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9/10/2019 | 1 MINUTE READ

GKN Aerospace announces global integration plan

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The company’s four independent divisions will be restructured under one entity.

GKN Aerospace (Redditch, U.K.) has announced details of a worldwide reorganization plan to integrate its divisions and create a simpler, more competitive, customer-focused business.

Through acquisitions, the business has reportedly grown rapidly over recent years, increasing in scale from £600 million turnover in 2006 to more than £3.5 billion at the end of 2018. The company has previously been structured with four independent divisions, each focused around products and internal capabilities. In the new structure, GKN Aerospace reports that it will fully integrate as one business, with customer-facing teams and a single, connected network of global sites, all supported by shared services.

“We are creating a single, fully integrated business aligned to our customers’ needs, which will ensure we are better positioned within the competitive global aerospace market,” says Hans Büthker, CEO of GKN Aerospace. “Our rapid growth has brought us world-leading technology, an outstanding global footprint from which to support our customers, a balanced portfolio of work across all major aircraft platforms, and great people. It has also made us relatively complex. By taking the next step and fully integrating, we can begin to realize our full potential.”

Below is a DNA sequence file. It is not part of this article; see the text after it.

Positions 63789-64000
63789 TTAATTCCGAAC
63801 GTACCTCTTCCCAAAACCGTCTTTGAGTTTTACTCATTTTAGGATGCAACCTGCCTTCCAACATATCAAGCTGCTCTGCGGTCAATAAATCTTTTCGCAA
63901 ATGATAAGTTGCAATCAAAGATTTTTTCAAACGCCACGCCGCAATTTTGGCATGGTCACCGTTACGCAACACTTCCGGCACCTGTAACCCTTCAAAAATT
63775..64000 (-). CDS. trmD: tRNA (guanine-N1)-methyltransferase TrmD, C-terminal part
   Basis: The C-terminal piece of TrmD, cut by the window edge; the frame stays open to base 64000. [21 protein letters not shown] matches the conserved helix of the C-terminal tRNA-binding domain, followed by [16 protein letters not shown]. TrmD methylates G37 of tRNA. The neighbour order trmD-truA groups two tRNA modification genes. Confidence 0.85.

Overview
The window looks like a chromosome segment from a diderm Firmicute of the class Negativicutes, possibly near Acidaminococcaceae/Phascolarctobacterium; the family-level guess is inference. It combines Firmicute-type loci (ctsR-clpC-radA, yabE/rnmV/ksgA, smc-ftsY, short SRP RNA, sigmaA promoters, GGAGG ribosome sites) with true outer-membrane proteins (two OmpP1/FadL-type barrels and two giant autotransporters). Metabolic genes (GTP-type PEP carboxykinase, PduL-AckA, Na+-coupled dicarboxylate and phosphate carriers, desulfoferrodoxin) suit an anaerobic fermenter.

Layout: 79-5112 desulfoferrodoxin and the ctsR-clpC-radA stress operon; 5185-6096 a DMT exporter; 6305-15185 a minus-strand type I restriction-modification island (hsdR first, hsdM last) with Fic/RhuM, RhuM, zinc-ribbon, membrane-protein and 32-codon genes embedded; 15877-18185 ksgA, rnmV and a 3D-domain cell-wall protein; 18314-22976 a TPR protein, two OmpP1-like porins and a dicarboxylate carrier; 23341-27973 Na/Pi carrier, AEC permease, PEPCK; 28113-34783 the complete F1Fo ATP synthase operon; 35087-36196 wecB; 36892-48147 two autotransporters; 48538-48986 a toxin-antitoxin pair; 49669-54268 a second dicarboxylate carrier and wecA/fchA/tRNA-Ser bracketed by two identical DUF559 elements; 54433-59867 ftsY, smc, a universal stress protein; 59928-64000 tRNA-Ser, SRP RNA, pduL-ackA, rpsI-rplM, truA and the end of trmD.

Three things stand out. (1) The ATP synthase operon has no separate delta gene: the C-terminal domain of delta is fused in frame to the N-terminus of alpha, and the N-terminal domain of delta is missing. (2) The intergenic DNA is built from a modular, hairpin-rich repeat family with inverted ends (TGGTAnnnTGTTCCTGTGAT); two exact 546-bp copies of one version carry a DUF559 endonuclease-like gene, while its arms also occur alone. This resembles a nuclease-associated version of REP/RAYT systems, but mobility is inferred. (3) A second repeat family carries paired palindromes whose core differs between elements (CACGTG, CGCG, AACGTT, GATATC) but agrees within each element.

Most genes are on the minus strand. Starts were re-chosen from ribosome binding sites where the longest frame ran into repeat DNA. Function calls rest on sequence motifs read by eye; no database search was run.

The reorganization will take place within the next two years and, following the move to simplify the business, GKN Aerospace’s global headcount is expected to reduce by around 1,000 roles. These will be non-production roles, as the company reduces management and support functions and increases its focus on operations. 

GKN Aerospace first outlined its future intention to integrate via a single global operating model in Quarter 1 last year, and consultation has now begun with key stakeholders on the details of the proposals.

“Looking ahead, when this restructure is complete, we will be simpler, stronger and more successful,” adds Büthker. 


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